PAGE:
Tourism Accommodation Australia (TAA) has welcomed record international tourism spending of more than AUD$40.6 billion, saying the figures demonstrate the huge growth in both visitors and visitor nights’ right across the nation.
However, TAA CEO, Carol Giuseppi, has warned the latest International Visitor Survey (IVS) figures show most growth is still in the major capital cities and there are still major dispersal issues in the regional areas of many states.
“TAA welcomes news the record spend is being driven by record numbers of international tourists who are both spending more and staying longer, particularly in Sydney and Melbourne,” she said.
“This growth is being driven by hotel investment in commercial accommodation in capitals like Sydney and Melbourne (12,000+ rooms in each city’s supply line). Smaller capitals like Adelaide (1900+ rooms) and Hobart (2300+ rooms) are also seeing strong levels of tourism-driven investment.
“Investor confidence in the capitals is being driven by Federal and State Government commitments to major tourism and urban infrastructure projects, new airport facilities and increased airline access.”
However more Government investment is needed at both State and Federal levels to spread the benefits of the record numbers of tourists across regional areas of Australia.
“The IVS figures show while overall international visitor nights in Australia surged by 7.29% in the year ending June 2017, international visitor nights spent in regional hotels, motels, resorts and serviced apartments in Australia only increased by 0.64%,” she said.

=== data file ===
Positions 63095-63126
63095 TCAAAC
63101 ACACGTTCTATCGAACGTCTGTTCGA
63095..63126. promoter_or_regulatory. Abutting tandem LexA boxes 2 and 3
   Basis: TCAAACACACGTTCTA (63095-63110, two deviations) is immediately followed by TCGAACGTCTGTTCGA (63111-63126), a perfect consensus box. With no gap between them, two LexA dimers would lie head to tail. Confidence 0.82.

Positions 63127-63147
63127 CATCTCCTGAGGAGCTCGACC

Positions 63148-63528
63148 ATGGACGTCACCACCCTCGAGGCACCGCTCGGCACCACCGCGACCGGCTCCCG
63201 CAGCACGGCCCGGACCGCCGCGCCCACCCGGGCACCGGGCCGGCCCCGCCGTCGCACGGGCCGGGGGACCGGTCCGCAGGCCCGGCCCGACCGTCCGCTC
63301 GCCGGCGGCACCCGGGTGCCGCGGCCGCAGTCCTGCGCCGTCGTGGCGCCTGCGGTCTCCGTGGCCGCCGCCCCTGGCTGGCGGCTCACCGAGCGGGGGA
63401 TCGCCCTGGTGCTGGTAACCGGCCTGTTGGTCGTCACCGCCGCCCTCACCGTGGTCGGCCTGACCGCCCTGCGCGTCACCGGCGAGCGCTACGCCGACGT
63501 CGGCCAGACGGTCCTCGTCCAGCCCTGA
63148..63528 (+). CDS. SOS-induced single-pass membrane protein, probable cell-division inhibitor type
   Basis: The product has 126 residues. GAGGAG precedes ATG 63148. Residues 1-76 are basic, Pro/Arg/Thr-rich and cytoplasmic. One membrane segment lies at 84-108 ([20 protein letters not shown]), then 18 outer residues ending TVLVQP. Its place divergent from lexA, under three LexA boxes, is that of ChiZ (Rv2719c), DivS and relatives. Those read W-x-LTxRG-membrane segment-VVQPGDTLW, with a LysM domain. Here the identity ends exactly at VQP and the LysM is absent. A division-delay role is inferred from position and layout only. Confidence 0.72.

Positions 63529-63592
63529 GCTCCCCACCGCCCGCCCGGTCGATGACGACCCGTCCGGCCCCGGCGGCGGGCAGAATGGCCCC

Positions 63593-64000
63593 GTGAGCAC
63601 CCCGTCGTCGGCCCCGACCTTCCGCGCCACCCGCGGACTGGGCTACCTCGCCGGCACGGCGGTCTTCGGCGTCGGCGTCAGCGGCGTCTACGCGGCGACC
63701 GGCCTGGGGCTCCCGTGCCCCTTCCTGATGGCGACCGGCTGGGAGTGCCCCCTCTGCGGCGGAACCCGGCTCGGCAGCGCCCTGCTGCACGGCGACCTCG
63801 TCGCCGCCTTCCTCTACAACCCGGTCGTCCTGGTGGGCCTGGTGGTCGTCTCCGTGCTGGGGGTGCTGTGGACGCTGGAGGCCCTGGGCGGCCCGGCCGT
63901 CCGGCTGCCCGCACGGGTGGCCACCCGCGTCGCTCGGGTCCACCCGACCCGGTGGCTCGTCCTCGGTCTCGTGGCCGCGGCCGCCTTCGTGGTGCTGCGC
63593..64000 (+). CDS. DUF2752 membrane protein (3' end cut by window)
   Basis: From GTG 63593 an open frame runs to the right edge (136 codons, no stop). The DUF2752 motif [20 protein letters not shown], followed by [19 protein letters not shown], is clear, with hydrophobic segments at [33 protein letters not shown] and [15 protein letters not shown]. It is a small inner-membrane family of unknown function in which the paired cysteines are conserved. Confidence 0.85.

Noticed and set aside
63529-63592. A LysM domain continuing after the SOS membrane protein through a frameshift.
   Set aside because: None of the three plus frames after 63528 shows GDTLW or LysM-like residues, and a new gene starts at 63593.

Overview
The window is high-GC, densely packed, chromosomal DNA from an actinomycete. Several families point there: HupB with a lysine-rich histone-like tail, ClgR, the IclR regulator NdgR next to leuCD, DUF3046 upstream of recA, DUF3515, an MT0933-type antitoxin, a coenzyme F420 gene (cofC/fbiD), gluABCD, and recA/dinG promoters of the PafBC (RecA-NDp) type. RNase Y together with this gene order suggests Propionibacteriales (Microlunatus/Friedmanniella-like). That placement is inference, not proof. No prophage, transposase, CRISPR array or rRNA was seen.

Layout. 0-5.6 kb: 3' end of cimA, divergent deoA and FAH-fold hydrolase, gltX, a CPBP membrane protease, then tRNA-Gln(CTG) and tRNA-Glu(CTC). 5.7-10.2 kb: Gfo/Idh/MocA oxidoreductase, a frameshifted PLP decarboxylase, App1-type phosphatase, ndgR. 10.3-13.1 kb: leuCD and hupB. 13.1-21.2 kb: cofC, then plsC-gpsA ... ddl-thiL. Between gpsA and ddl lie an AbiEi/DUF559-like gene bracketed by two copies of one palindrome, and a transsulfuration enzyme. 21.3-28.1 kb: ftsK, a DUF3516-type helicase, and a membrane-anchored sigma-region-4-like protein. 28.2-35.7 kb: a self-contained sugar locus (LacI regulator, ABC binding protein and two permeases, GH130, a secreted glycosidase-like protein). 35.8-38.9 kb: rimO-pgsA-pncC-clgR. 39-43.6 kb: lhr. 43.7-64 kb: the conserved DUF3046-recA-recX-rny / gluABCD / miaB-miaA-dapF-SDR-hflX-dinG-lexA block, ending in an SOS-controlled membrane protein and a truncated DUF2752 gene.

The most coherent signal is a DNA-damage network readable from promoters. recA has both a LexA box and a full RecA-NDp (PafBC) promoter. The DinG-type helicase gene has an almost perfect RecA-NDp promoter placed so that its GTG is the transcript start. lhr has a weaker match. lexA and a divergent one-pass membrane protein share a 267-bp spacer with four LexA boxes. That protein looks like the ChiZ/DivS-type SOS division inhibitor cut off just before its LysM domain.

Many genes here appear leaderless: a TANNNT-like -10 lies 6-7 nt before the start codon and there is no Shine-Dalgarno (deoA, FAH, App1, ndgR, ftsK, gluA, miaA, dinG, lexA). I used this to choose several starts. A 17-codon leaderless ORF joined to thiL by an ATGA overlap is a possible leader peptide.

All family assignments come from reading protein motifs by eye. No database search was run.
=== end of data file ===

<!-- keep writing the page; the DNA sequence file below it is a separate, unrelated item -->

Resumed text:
“Despite strong growth in visitors and visitor nights from key source markets like China and USA, regional dispersal of international tourists remains weak and lags behind growth in the capital cities.
“The good news is that we are starting to see real growth in the regions in states like NSW and Victoria – thanks to a renewed focus by those State Governments on developing regional tourism.
“The results are clear – regional NSW has had a 13.2% increase in visitors and a 7.87% increase in visitor nights while regional Victoria also demonstrated strong growth of 7.35% in visitors and 18.16% in visitor nights.
“Regional Australia currently represents 45% of visitor nights and 44% of visitor expenditure but these areas are crying out for more investment in both new and upgraded tourism infrastructure.”
On the back of the regional figures, TAA also renewed its call for the Federal Government to provide a long-term funding commitment for the Survey of Tourist Accommodation (STA).
“We remain concerned at the uncertainty that surrounds the STA,” she said.
“Investors need data that supports their ability to secure finance from the banks – major hotel projects can take up to five years from conception to completion, so accurate long-term data is obviously a key component of the decision making process.
“Because of the diverse mix of accommodation options in regional areas, there is currently no other trusted source of data for regional Australia.”